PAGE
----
IMR Press / JIN / Volume 20 / Issue 4 / DOI: 10.31083/j.jin2004111
Open Access Commentary
Near-infrared light spectroscopy and stimulation in cognitive neuroscience—the need for an integrative view?
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1 Department of Psychology, University of East London, E15 4LZ Water Lane, London, UK
2 Department of Psychology, Faculty of Life and Natural Sciences, BRABE Group, University of Nebrija, C/ del Hostal, 28248 Madrid, Spain
3 Institute of Neurosciences of the Principality of Asturias, 03195 INEUROPA, Spain
4 Health Research Institute of the Principality of Asturias, 21027 ISPA, Spain
*Correspondence: m.martini@uel.ac.uk (Matteo Martini); narias@nebrija.es (Natalia Arias)
J. Integr. Neurosci. 2021, 20(4), 1105–1109; https://doi.org/10.31083/j.jin2004111
Submitted: 21 June 2021 | Revised: 5 August 2021 | Accepted: 15 September 2021 | Published: 30 December 2021
Copyright: © 2021 The Author(s). Published by IMR Press.
This is an open access article under the CC BY 4.0 license (https://creativecommons.org/licenses/by/4.0/).
Abstract

Near-infrared spectroscopy has been largely used in neuroscience as an alternative non-invasive neuroimaging technique, primarily to measure the oxygenation levels of cerebral hemoglobin. Its portability and relative robustness against motion artifacts made it ideal for measuring cerebral blood changes during physical activity. Usually referred to as ‘functional’ near-infrared spectroscopy when used to monitor brain changes during motor or cognitive tasks, this technique often involves the montage of the probes on the forehead of the participants to gauge the neurophysiological underpinning of executive functioning. Other applications of near-infrared spectroscopy include other aspects of cerebral hemodynamics, such as cerebral pulsatility. More recently, it has been reported how near-infrared light can affect cognitive and psychological processes through what is known as photobiomodulation. However, ‘functional’ near-infrared spectroscopy studies do not seem to have taken this important bit of knowledge into account so far. Hence, drawing on a selection of near-infrared spectroscopy and photobiomodulation experiments, we suggest an integrative view for near-infrared-based neuroimaging studies, which should embrace a control for the possible effects of light stimulation, especially when ‘functional’ near-infrared spectroscopy is considered for testing the effect of an intervention.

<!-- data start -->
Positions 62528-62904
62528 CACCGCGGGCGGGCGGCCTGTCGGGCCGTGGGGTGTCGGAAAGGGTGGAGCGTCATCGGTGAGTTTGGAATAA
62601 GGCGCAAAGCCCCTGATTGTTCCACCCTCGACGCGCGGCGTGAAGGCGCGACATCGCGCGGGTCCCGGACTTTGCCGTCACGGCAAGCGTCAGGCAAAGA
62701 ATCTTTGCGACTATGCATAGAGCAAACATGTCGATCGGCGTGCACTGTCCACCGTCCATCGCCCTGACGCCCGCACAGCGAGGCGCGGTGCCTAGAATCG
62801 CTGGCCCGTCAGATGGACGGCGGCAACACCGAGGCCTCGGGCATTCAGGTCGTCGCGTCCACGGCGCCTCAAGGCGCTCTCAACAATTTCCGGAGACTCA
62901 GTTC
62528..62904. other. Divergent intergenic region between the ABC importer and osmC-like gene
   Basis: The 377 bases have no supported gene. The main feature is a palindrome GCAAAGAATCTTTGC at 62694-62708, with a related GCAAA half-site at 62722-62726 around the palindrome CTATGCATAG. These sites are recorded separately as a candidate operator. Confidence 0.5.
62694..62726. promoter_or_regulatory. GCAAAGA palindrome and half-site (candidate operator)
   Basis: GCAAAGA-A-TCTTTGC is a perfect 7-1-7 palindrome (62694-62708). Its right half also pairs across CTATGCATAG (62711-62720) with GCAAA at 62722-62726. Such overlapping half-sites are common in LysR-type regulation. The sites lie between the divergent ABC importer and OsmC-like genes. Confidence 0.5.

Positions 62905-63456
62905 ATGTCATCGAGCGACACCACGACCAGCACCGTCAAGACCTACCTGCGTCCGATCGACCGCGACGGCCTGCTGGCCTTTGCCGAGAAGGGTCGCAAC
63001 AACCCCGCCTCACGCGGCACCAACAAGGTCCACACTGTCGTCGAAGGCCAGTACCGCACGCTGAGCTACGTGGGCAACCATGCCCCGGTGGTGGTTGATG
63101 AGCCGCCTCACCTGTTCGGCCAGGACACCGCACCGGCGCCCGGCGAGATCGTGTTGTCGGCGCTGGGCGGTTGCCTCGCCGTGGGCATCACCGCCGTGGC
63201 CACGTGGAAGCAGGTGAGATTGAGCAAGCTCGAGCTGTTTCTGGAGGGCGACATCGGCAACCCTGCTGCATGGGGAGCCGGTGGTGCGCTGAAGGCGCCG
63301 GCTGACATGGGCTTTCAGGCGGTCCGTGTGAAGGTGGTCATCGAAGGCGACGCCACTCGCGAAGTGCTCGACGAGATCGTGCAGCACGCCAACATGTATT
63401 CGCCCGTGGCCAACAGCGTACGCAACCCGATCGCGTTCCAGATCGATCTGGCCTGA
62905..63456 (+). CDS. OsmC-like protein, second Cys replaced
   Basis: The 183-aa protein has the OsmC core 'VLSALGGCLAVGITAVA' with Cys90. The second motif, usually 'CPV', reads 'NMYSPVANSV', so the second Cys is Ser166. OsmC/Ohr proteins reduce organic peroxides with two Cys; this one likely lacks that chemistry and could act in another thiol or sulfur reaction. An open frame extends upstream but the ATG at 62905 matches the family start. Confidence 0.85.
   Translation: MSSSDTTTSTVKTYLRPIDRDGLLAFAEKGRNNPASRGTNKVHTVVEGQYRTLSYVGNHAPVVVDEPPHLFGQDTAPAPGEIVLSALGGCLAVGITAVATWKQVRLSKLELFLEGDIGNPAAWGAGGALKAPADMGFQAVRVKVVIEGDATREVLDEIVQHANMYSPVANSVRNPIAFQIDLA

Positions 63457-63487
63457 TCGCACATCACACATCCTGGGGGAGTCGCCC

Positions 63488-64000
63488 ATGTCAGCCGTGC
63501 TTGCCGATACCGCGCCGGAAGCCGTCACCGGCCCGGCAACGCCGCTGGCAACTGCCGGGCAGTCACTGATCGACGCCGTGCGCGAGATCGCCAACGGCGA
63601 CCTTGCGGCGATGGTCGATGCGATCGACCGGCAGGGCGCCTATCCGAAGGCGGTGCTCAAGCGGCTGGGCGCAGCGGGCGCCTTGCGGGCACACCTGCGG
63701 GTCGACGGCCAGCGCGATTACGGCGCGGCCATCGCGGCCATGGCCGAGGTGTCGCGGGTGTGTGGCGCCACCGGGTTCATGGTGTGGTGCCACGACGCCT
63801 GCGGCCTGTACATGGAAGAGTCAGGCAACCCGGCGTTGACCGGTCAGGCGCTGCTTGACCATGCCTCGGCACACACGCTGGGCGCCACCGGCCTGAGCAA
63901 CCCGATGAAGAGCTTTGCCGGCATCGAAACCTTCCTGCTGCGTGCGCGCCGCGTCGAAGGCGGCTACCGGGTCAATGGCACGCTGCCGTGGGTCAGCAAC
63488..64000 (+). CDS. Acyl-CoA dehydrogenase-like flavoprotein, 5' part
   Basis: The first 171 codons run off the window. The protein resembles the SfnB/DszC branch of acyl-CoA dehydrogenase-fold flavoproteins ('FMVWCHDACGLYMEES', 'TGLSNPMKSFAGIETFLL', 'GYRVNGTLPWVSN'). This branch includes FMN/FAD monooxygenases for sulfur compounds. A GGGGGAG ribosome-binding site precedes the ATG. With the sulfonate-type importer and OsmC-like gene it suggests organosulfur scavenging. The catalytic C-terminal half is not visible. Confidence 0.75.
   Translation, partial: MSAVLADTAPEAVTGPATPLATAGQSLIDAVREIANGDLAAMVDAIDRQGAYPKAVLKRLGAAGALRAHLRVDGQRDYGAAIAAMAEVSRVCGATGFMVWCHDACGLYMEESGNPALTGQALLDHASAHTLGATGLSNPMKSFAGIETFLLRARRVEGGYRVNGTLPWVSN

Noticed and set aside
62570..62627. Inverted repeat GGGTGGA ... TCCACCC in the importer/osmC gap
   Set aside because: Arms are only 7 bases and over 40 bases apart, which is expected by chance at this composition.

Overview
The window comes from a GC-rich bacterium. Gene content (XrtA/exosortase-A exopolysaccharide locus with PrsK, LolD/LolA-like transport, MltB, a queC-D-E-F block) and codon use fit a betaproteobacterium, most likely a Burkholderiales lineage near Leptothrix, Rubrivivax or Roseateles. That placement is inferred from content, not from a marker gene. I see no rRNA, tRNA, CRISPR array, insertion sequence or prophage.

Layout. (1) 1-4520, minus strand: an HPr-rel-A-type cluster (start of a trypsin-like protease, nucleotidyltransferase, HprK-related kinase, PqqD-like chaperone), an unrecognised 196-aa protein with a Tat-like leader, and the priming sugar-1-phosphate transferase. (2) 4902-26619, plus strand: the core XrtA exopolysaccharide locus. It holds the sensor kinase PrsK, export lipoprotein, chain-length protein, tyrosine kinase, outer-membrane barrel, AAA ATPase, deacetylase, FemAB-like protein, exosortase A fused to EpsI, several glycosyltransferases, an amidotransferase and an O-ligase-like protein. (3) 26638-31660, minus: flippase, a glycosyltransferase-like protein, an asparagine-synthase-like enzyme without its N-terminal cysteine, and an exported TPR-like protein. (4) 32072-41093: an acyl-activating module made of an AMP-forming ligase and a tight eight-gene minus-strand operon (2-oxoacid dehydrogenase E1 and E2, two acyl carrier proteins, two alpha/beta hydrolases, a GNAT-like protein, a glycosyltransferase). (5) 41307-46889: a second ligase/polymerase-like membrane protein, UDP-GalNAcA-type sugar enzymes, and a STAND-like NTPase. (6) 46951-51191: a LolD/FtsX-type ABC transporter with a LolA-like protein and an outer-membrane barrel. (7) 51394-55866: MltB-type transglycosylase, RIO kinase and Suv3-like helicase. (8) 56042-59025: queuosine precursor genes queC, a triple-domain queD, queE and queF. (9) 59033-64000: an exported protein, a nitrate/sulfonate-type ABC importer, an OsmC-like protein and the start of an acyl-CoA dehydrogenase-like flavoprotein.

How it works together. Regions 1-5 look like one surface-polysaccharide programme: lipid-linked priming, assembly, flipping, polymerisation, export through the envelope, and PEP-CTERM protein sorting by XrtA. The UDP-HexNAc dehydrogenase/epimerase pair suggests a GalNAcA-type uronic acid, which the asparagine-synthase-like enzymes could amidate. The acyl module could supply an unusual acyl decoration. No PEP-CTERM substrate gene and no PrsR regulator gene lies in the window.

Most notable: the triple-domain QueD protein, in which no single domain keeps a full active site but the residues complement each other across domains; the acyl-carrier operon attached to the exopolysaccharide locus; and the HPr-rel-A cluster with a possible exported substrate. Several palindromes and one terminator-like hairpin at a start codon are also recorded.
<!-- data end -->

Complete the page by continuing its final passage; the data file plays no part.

Keywords
NIRS
fNIRS
NIR
Cognition
Physical exercise
Photobiomodulation
Light therapy
1. Introduction

Brain research based on non-invasive light-emitting probes has seen its start in the Seventies [1] and since then this technology has been used in several experiments and applications. This commentary will refer to the different uses of near-infrared light technology, either NIRS or photobiomodulation (PBM), hinting at a possible functional overlap of the two.

Due to its versatility and compactness, near-infrared spectroscopy (NIRS) has been used to explore the effects of physical exercise before, during and/or after the actual activity. Here we will revise a series of studies about the effects of physical activity on the brain and behavioral outcomes, arguing that there might be a possible extra effect operated by NIRS itself, which has been uncontrolled.

2. NIRS and cerebral pulsatility